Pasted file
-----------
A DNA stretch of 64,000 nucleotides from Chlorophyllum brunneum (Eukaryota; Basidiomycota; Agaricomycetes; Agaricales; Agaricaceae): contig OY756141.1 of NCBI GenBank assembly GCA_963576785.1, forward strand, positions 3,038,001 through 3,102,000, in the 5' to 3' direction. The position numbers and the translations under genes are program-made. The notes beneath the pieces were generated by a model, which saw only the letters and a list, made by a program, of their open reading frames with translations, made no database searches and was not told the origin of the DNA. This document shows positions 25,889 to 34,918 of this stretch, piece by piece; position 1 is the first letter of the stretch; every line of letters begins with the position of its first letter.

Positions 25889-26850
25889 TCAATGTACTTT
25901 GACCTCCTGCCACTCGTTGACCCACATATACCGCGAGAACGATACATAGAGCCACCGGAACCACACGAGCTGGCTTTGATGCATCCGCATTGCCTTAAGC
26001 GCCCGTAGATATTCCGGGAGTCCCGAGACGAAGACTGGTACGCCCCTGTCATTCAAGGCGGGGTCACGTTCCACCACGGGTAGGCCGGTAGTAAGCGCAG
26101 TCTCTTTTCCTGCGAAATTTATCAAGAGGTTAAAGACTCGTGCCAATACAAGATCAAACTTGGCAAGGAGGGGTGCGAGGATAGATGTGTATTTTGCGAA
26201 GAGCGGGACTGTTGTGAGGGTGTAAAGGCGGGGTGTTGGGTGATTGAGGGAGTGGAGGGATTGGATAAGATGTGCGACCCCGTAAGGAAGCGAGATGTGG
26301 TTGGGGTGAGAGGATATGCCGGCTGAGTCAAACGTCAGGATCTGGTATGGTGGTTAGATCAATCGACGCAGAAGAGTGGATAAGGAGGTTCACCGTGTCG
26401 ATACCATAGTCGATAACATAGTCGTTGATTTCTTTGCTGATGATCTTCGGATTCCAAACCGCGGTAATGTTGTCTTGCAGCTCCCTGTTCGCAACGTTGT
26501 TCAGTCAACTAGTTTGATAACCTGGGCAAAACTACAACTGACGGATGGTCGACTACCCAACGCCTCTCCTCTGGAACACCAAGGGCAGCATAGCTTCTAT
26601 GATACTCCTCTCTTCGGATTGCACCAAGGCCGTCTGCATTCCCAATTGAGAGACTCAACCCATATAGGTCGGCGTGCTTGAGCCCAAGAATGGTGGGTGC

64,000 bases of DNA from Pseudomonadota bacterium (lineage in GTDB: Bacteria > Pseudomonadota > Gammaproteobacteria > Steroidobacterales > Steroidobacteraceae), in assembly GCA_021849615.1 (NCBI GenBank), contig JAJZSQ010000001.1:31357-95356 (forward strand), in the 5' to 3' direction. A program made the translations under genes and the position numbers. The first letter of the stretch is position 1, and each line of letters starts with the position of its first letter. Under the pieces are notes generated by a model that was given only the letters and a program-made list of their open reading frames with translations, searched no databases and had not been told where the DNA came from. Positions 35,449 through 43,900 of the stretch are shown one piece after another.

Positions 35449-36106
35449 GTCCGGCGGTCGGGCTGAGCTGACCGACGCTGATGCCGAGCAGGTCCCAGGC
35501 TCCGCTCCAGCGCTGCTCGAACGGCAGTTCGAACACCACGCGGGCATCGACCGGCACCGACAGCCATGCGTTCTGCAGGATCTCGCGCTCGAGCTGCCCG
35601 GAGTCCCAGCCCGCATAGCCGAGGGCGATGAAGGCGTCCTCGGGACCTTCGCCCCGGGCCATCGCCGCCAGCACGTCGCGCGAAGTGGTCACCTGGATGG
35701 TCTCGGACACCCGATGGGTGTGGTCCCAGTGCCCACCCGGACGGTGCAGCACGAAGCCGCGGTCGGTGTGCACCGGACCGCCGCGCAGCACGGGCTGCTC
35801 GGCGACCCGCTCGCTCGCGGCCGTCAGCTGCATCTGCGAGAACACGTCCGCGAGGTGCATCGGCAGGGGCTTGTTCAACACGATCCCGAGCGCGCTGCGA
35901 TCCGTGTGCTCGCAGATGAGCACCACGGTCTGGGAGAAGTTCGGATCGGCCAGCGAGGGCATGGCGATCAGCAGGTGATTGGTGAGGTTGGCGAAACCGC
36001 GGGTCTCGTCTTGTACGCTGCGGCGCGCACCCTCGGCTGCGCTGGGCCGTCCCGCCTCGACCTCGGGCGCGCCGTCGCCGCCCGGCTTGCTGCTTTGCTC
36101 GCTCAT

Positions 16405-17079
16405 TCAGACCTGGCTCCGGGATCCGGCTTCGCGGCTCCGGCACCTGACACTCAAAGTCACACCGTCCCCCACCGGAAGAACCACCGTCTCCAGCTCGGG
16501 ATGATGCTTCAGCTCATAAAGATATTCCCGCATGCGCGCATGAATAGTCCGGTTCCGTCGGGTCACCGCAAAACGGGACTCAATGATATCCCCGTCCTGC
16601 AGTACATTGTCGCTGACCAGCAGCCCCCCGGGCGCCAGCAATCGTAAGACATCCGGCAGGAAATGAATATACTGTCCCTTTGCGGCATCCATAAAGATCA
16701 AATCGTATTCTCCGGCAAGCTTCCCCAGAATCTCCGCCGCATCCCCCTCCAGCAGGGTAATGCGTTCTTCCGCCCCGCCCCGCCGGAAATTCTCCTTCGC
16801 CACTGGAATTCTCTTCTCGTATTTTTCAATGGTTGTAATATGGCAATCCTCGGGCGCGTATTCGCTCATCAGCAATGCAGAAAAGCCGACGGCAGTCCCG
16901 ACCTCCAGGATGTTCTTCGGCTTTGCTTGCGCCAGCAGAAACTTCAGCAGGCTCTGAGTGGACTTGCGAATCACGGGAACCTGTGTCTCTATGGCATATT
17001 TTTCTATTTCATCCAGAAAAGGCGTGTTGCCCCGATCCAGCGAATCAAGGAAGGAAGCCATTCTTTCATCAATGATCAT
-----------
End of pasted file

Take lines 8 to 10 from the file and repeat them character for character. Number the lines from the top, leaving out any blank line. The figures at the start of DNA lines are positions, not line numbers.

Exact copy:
26301 TTGGGGTGAGAGGATATGCCGGCTGAGTCAAACGTCAGGATCTGGTATGGTGGTTAGATCAATCGACGCAGAAGAGTGGATAAGGAGGTTCACCGTGTCG
26401 ATACCATAGTCGATAACATAGTCGTTGATTTCTTTGCTGATGATCTTCGGATTCCAAACCGCGGTAATGTTGTCTTGCAGCTCCCTGTTCGCAACGTTGT
26501 TCAGTCAACTAGTTTGATAACCTGGGCAAAACTACAACTGACGGATGGTCGACTACCCAACGCCTCTCCTCTGGAACACCAAGGGCAGCATAGCTTCTAT